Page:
These cute short snakes often spend their time underneath the surface of the substrate. Thus, you will seldom see them unless you remove them from the enclosures. In spite of their harmless look and slow movements, they can strike fast when hungry or disturbed.
The bites of sand boas are almost painless and can lead to minimal consequences if left untreated. Still, be careful not to surprise your pet when getting it out of the enclosure.
Sand boas are non-venomous snakes. Instead, they’re constrictor snakes that wrap their bodies to their prey to cut the oxygen supply, leading their victims to death. Once lifeless, these snakes will proceed to swallow the food.
Though their bite doesn’t cause harm to humans, still don’t allow your pet to bite you as it can be a painful experience. Also, if you gave it a reason for biting you, that could mean your pet was possibly stressed out, which is a major bad sign. If your pet seems nervous or stressed, just give it space and try to handle it again later.
This is not a natural thing for sand boas. Hence, make sure your pet’s enclosure is warm throughout the winter months so that it will continue to drink and eat and remain active. During winter, sand boas normally eat less because of the fluctuating temperatures inside your home. For as long as you keep the animal having a consistent weight, then you should not worry. Normal feeding will just resume in the early spring.
There are different ways of keeping sand boas just like with the other snakes. Keep them in a 10 to 20-gallon tank will be enough for an adult sand boa. However, the bigger the enclosure, the happier your pet will be.
You can also make a custom enclosure. Sweater boxes can also be used as they seem to work well for sand boas. At the same time, the wall’s opacity provides a more secure feeling. Floor space is very important than the vertical space within this species, struggling to provide the most.
Ventilation is crucial. Plastic enclosures like sweater boxes could have ventilation holes made using the soldering iron or drill. Vision cages are a good choice, but the substrate depth is limited because of the front sliding doors.
Though the sand boas burrow and spend a big deal of time underneath the sand, they will use hides placed on the sand’s top. These habitat additions give you viewing opportunities and the place for the snake to feel safe on top of the sand.
Sand boas choose to burrow in the substrates, particularly throughout the daylight hours. If you use a paper towel, newspaper, or reptile carpet, it is best to shred the newspaper to promote burrowing behavior and prevent undue stress on the snake.
You can also use aspen provided that you clean it daily and change the bedding every week. The aspen should be around 2 to 4 inches deep to provide the correct burrowing behavior. Don’t use cedar or pine shavings because the aromatic oils can be irritating to the snakes.
Though these snakes are known as sand boas, they’re not native to the sand terrains. Sand boas would burrow in the sand, but the danger is greater than the benefits, including impaction from abrasions and ingestion caused by the sand particles. If the naturalistic setup needs to be created, the 60 to 70 percent topsoil to 40 to 30 percent plays sand mixture must be used and checked carefully.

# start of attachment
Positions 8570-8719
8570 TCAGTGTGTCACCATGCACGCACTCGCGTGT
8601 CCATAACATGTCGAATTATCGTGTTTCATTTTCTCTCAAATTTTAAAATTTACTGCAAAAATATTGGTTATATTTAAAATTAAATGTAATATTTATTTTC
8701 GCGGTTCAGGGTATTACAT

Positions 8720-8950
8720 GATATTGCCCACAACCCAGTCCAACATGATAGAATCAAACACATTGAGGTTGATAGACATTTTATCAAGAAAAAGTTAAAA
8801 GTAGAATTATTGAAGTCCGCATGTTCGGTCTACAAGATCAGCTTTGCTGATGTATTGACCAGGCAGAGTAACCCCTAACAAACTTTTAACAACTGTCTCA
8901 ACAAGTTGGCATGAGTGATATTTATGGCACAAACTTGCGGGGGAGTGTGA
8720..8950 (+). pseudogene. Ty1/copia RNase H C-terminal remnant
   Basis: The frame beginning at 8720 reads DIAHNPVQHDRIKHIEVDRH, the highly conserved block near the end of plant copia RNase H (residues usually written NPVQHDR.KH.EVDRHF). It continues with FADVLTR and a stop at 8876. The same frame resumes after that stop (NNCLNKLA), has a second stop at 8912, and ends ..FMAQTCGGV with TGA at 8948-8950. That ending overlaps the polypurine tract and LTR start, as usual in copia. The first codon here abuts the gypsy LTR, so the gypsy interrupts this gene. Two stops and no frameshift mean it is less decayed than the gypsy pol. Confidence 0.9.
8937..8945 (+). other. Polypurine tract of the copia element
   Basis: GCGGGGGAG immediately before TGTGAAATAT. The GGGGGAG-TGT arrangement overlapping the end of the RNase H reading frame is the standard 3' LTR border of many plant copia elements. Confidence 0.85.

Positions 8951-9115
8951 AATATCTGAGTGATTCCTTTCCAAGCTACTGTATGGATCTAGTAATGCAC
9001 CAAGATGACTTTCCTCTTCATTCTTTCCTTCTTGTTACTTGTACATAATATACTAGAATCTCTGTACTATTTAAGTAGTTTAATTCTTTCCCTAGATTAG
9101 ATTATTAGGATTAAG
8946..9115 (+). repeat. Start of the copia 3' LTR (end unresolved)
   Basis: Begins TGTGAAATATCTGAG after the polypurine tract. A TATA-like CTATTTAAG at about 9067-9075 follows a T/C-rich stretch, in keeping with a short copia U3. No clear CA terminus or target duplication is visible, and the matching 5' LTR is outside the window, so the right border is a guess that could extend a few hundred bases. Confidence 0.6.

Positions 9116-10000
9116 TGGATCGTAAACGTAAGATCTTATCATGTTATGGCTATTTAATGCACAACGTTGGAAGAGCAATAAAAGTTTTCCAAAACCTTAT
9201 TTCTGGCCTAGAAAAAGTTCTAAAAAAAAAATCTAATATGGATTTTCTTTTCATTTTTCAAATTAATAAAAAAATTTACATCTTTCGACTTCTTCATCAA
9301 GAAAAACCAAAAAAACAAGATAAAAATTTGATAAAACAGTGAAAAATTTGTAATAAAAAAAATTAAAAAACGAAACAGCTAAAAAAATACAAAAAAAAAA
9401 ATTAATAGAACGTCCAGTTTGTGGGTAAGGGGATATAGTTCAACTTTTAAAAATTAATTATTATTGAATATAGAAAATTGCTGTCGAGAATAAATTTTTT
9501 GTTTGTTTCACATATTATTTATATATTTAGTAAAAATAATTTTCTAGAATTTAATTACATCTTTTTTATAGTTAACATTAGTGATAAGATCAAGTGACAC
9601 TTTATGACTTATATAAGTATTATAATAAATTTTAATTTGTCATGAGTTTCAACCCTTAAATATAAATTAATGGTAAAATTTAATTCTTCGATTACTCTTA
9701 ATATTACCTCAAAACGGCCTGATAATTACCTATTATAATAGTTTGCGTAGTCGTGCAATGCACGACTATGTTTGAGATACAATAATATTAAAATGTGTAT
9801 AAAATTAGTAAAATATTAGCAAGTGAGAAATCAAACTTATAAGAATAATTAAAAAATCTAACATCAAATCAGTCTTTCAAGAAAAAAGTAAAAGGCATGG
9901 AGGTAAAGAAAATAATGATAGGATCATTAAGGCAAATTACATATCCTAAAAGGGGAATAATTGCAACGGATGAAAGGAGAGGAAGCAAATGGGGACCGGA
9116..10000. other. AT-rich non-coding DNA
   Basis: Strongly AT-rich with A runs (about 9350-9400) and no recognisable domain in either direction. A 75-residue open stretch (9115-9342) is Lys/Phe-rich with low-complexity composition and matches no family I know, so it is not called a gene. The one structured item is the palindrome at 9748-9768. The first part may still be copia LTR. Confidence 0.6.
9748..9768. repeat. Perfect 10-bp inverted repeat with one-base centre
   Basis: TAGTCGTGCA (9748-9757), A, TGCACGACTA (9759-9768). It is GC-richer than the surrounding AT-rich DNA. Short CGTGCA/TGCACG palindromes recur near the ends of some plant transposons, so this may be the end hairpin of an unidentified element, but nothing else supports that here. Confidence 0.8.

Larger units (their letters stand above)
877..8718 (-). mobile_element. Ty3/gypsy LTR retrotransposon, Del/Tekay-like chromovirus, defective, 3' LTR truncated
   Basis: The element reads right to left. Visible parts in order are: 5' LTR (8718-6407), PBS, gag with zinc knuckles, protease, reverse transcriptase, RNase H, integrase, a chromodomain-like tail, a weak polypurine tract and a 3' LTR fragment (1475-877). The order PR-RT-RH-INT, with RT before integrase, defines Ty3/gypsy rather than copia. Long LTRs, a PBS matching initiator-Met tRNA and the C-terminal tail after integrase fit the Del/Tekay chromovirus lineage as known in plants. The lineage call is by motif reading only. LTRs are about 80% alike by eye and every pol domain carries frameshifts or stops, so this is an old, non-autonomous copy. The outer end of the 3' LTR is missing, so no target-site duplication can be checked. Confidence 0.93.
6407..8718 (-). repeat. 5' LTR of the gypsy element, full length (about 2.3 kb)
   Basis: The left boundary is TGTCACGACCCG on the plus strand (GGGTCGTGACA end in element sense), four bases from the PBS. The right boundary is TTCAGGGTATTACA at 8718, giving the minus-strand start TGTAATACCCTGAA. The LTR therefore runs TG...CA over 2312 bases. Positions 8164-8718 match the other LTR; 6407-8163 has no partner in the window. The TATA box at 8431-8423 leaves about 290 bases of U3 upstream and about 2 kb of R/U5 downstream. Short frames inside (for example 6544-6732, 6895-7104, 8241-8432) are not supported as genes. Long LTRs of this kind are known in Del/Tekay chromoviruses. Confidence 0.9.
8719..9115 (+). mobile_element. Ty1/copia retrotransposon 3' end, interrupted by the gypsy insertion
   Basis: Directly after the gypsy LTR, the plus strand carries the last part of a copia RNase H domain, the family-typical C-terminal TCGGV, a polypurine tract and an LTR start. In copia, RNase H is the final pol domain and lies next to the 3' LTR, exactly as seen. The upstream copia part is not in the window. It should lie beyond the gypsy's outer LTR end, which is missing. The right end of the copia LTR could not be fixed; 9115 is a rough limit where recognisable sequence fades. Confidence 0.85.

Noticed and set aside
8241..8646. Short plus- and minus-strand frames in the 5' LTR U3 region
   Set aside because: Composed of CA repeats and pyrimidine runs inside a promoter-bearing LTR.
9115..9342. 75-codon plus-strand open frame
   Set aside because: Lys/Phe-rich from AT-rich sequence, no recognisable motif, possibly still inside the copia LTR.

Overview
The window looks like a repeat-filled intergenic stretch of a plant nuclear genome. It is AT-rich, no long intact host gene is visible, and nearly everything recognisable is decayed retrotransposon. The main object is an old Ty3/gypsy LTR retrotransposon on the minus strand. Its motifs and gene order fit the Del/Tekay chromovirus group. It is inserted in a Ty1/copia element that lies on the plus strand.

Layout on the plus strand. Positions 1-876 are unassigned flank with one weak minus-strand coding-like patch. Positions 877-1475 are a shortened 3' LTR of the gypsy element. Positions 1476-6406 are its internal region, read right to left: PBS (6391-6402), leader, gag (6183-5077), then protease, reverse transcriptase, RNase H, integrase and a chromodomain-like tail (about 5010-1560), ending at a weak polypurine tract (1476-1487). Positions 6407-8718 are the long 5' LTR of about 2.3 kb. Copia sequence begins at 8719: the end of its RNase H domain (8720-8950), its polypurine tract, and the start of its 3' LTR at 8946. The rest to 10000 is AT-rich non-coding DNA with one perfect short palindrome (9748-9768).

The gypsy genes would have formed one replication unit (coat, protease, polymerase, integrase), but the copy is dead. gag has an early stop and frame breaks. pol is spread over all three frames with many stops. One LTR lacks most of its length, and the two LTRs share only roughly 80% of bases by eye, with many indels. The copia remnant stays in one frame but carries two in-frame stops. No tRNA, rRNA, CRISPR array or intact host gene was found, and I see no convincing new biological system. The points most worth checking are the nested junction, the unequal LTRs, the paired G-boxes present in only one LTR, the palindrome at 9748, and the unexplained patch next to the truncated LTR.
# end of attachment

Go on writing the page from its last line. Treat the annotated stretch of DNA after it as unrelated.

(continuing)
Humidity and Temperature
An enclosure of any kind must have a gradient temperature of 75 to 85 degrees Fahrenheit with the hottest spot not exceeding 90 degrees Fahrenheit. Put a thermometer on the hot end an inch on top of the substrate. Maintain the temperatures by using a thermostat and monitor the warmth with a pair of thermometers every day.
One thermometer should stay on the hot end – an inch on top of the substrate. The other must be on the cool side of the cage – an inch above the substrate. Under the tank heaters, heat tapes and heat cables are best to use in warming the substrate.
Humidity must be maintained under 50 percent to keep your snake boa healthy as it doesn’t feel good in high humidity. No special methods are necessary for keeping the humidity low. What you need is proper ventilation and the best water bowl placement on the cool part of the cage.
Make sure your pet’s enclosure comes with a pair of side boxes – one of them should be on the warm part while the other on the opposite side if burrowing substrate isn’t provided. Hides can be something like a half log or half flowerpot. You can also use a rock structure but be sure it is well anchored. The rocks added in the enclosure provides enhancement and some difference in the enclosure.
Sand boas are nocturnal snakes, so they don’t need intense lighting in spite of their desert habitats. Nonetheless, leave your pet exposed to a 5.0 ReptiSun UVB bulb throughout the light cycle’s daylight part. All snakes include the sand boas that can absorb the calcium content of their food, but this kind of bulb can also provide a few health benefits. Also, a UVB light bulb will help your pet maintain its natural behaviors due to the produced UVA.